TIGARD -- Two Oregon men detained overseas by the U.S. after a goodwill mission and family trip to Libya hope to be back home by next week.
The two traveled separately to Libya last fall. When trying to return, Jamal Tarhuni, 55, of Tigard was stopped by Customs officials. Mustafa Elogbi, 60, of Portland, was told he was on a no-fly list. Both are U.S. citizens.
Tarhuni delivered humanitarian supplies with the group Medical Teams International. Elogbi visited family.
The Council on American Islamic Relations reports that Tarhuni was interrogated by the FBI about his religious beliefs.
A representative of the group told KGW that he is asking the U.S. Justice Department how the FBI handled its encounter with Tarhuni.
"He's been told by FBI agents that in order to fly back from the United States he had to submit to this interrogation, but that's not what the law is," said Gadeir Abbas, "The law is that an American citizen has a sacrosanct right to return to the United States."
The Washington-based Council on American-Islamic Relations said that it has now received three reports of Portland FBI agents' involvement in travel restrictions for Muslim U.S. citizens in the last six months. The other case involved a man who made headlines last year when he was detained in Britain as he tried to travel to Italy.
Tarhuni was stopped in Tunisia, where he says he was questioned by a Portland-based FBI agent. Tarhuni said he initially agreed to the questioning that delved into his religious practices, but stopped the interview after he was strapped to a lie detector and asked to waive his Miranda rights.
Elogbi got as far as a connecting flight in London before being sent back to Tunisia. He was held in a British jail for two days and told by British authorities that the U.S. government was preventing him from flying home.
Elogbi said his situation is especially insulting because he went to Libya to celebrate the demise of a regime that quashed citizens' liberty.
"Now I find myself like in the times of Gadhafi, put in jail for no reason," Elogbi said in a telephone interview from Tripoli. "That is humiliation for an American citizen. I cannot accept it."
It is not clear why the FBI wants to question either man. Beth Anne Steele, a spokeswoman for the FBI's Portland office, declined comment.
Both men are members of the Islamic Center of Portland, which has drawn scrutiny from law enforcement. In 2010, the mosque's imam filed a federal lawsuit challenging his placement on the government's no-fly list.
Elogbi has been a naturalized U.S. citizen for more than 30 years.
His wife, Annie Petrossian, said her husband has never been especially political, but when mass protests began to rock the Gadhafi regime, he participated in anti-Gadhafi rallies in the U.S. and traveled several times to the border between Libya and Tunisia to help at refugee camps.
While he sometimes faced extensive questions at customs when he returned to the U.S., he never had any serious difficulties traveling until last month.
CAIR Abbas, who has represented dozens of Muslims who have had their travel to the U.S. restricted, said the tactics used by the Portland FBI have been especially brazen. Elogbi's case is particularly troublesome because it appears he was detained by British authorities at U.S. request.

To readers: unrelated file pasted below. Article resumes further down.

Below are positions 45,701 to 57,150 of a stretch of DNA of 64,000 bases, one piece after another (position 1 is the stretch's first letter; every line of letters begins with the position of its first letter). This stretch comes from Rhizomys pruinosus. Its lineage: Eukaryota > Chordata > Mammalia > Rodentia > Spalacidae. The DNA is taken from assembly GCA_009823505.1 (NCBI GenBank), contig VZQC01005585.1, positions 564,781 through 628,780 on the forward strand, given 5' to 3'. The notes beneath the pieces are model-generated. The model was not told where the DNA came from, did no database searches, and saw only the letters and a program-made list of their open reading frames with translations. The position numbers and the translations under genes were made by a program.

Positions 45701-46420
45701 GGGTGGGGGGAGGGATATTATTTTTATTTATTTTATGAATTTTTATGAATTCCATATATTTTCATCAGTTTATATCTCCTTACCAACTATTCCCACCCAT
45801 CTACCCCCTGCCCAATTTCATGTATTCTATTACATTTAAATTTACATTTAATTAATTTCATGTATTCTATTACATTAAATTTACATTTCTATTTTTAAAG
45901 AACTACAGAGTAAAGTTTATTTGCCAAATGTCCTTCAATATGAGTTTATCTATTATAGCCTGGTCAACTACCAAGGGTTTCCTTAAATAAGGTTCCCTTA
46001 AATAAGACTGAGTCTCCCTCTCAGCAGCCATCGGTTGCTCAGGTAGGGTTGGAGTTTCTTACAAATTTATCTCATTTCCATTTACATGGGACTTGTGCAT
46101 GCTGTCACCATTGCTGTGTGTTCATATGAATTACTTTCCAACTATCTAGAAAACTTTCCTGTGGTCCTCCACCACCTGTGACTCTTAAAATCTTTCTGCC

"This is the third report in six months CAIR has received of agents from the FBI's Portland Field Office involved in detaining an American citizen through a foreign proxy or preventing an American citizen from returning to the United States," Abbas wrote Monday in a letter to Assistant Attorney General Thomas E. Perez, head of the Justice Department's civil rights division.
The other case occurred last year when Portland resident Michael Migliore was apparently placed on the no-fly list after refusing to be interviewed without a lawyer by FBI agents. The FBI was investigating a foiled 2010 plot to bomb a Christmas tree lighting ceremony.
Abbas said it appears that Elogbi has not received even the minimal due process afforded under placement on that list.
Typically, when an individual is placed on such a list, they are not able to board even the first leg of a U.S.-bound itinerary.
In Elogbi's case, he was allowed to fly from Tunis to London before being turned away, and again placed on a flight back from London to Tunis.
Abbas said it appears the FBI is acting in an "ad hoc" fashion to pressure Muslim citizens into cooperating with investigations. The Justice Department said Tuesday that it's reviewing CAIR's letter requesting an investigation. In recent years, the scope of the no-fly list has expanded significantly. Government officials said the list has doubled in the past year, to more than 20,000 individuals, including about 500 Americans.
Both families have also sought assistance from Sen. Ron Wyden, D-Ore. A spokesman, Tom Towslee, said Wyden has inquired with the FBI about Tarhuni's situation, but has not yet received a response. He said Wyden "wants to make sure he's treated fairly" as a U.S. citizen and Oregon resident who traveled to Libya with a reputable humanitarian group. Towslee did not have information on Elogbi.
Elogbi and Tarhuni are planning to try to fly to the U.S. next week, accompanied by an attorney, though they have received no assurances that they will be able to travel. Elogbi said his health has deteriorated because of the stress and because he has run out of his blood-pressure medication.
"I don't even know what the FBI wants from me," Elogbi said. "When you are treated like a criminal by your own country, that really hurts."